Yang Dacai, a former provincial official, listens to a verdict at a court in Xi’an, Shaanxi province, September 5, 2013. REUTERS/Stringer
Putin backtrack. Russia lowered its growth expectations on Thursday, admitting in public for the first time that its economy would trail behind global growth over the next twenty years. According to Russia’s Economy Minister Alexei Ulyukayev, Russia’s economy will grow 2.5 percent on average in that time period, compared to 5.2 percent average growth in Brazil, China, India, and South Africa.
Russian President Vladimir Putin looks on before an award ceremony to mark National Unity Day at the Kremlin in Moscow, November 4, 2013. REUTERS/Alexander Zemlianichenko/Pool
The revision could cost Russian President Vladimir Putin, who has promised to make Russia one of the top five economies by 2020, credibility and power in the future. In an effort to increase patriotism among young people, Putin today asked parliament to pass a law to increase displays of Russia’s flag.
Nuclear negotiations. Iranian Foreign Minister Mohammad Javad Zarif meets with representatives of six world powers – the U.S., Russia, China, France, Germany, and Britain – in Geneva to discuss his country’s contentious nuclear program, calling the negotiations “tough,” but adding that “the talks went well.” He added, “I’m hopeful that we can move forward.”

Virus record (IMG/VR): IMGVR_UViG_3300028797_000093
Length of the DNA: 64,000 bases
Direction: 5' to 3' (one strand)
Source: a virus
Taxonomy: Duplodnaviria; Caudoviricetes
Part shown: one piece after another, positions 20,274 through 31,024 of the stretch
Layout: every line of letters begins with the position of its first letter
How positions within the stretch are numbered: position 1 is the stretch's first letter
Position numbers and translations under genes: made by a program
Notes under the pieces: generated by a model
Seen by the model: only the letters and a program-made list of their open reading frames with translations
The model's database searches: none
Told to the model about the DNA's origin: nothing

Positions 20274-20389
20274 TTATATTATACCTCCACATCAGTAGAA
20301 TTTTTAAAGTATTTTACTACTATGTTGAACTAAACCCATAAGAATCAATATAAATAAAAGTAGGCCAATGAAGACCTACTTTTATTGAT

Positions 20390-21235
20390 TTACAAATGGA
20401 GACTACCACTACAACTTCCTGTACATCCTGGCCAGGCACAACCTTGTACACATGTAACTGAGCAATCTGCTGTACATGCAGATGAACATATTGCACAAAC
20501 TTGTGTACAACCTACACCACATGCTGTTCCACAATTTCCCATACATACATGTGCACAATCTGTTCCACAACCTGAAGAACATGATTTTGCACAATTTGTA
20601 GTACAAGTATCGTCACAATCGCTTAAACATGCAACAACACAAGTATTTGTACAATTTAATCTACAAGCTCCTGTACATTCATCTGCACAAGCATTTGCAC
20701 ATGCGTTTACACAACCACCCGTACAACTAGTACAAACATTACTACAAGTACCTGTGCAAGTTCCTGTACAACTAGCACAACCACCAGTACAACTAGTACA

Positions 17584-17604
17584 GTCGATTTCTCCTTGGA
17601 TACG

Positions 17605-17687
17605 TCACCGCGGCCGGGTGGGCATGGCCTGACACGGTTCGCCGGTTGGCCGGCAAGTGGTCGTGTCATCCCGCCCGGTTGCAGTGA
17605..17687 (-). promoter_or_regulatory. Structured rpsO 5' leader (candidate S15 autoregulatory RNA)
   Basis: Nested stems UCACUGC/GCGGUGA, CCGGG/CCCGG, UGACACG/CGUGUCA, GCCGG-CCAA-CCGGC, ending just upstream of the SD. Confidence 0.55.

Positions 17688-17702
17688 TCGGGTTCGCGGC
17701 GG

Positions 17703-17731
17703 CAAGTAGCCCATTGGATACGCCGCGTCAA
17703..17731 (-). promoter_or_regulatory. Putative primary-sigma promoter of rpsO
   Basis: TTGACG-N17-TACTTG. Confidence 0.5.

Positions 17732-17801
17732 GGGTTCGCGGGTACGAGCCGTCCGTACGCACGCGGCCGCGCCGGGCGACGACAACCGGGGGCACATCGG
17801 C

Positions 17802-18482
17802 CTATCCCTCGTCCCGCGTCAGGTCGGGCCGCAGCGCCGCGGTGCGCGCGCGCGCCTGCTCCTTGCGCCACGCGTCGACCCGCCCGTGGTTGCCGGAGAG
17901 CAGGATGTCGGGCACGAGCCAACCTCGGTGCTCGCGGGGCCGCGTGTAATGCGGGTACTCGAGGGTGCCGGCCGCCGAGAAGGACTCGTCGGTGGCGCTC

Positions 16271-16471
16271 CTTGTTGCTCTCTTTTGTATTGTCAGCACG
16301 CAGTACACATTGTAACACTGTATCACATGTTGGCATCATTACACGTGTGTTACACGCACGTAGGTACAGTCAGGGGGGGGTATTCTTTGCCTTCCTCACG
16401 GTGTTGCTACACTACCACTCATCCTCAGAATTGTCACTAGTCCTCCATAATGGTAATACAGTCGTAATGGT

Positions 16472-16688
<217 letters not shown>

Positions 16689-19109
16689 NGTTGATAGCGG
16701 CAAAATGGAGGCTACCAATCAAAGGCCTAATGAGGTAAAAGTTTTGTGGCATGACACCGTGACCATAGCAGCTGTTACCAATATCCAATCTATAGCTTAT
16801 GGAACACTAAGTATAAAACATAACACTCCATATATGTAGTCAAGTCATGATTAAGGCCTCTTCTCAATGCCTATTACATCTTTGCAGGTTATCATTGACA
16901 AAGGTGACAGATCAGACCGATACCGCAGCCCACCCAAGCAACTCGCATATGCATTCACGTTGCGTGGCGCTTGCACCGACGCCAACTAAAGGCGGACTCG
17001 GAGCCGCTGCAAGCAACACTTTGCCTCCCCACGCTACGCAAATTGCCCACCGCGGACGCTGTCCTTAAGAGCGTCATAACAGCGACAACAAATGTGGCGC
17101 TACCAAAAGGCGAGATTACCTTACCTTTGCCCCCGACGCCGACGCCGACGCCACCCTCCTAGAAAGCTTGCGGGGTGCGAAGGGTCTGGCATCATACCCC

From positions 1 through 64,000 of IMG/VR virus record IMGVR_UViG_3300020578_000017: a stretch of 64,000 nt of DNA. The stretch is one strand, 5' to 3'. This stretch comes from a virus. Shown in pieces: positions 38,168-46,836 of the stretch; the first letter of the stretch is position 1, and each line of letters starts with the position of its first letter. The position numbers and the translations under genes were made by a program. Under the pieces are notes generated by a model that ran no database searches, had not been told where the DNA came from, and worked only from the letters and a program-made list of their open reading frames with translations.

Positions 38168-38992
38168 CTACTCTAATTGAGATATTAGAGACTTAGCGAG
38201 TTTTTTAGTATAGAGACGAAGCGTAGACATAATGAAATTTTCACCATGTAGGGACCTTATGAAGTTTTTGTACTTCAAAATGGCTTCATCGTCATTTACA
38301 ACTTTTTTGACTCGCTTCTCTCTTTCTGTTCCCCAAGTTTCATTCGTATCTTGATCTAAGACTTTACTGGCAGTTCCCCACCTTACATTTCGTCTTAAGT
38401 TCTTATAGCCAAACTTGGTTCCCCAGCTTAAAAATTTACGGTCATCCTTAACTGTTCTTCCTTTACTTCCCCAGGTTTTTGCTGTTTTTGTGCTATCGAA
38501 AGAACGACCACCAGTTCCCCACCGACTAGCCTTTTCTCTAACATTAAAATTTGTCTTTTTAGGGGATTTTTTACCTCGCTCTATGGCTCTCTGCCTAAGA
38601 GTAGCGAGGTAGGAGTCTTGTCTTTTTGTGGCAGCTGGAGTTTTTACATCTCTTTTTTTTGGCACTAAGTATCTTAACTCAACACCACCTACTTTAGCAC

European Union foreign policy chief Catherine Ashton (L) leaves with Iranian Foreign Minister Mohammad Javad Zarif after a photo opportunity before the start of two days of closed-door nuclear talks at the United Nations European headquarters in Geneva, November 7, 2013. REUTERS/Denis Balibouse
The leaders seek a “first step” towards a solution over the nuclear dispute. Western powers fear that Iran is developing nuclear capabilities but Iran maintains it is using its nuclear program for energy and science alone. Reuters learned that Iran has offered to ship crude oil to India for free, in a sign that Western sanctions on Iran have taken a toll. Talks continue through tomorrow.
Murderers into martyrs - Reuters columnist David Rohde argues that covert drone strikes are counterproductive. (Reuters)
Femme retail - Voluptuous Venezuelan mannequins reflect plastic surgery trend. (New York Times)
Meteoric warning - Fireball that exploded over Russian city could be a sign of greater risk from meteors. (Associated Press)
Christmas cuts - Spain has cut holiday spending by over 40 percent over the past five years. (Quartz)
Biker ban - Liberia forces hundreds to walk to work with motorcycle taxi ban. (BBC)
Full-time students - French children might have to start going to school on Wednesdays. (Los Angeles Times)
From the File:
- Pakistani Taliban elect hardline ‘Mullah Radio’ as new chief.
- British Muslim leader sentenced to death says Bangladesh trial ‘farcical.’
- Swiss forensic experts to reveal findings on Arafat poison case on Thursday.
- Kerry says ‘final status’ Israel-Palestine deal necessary.
- Nigeria says it needs Cameroon’s help to fight Boko Haram Islamist militants.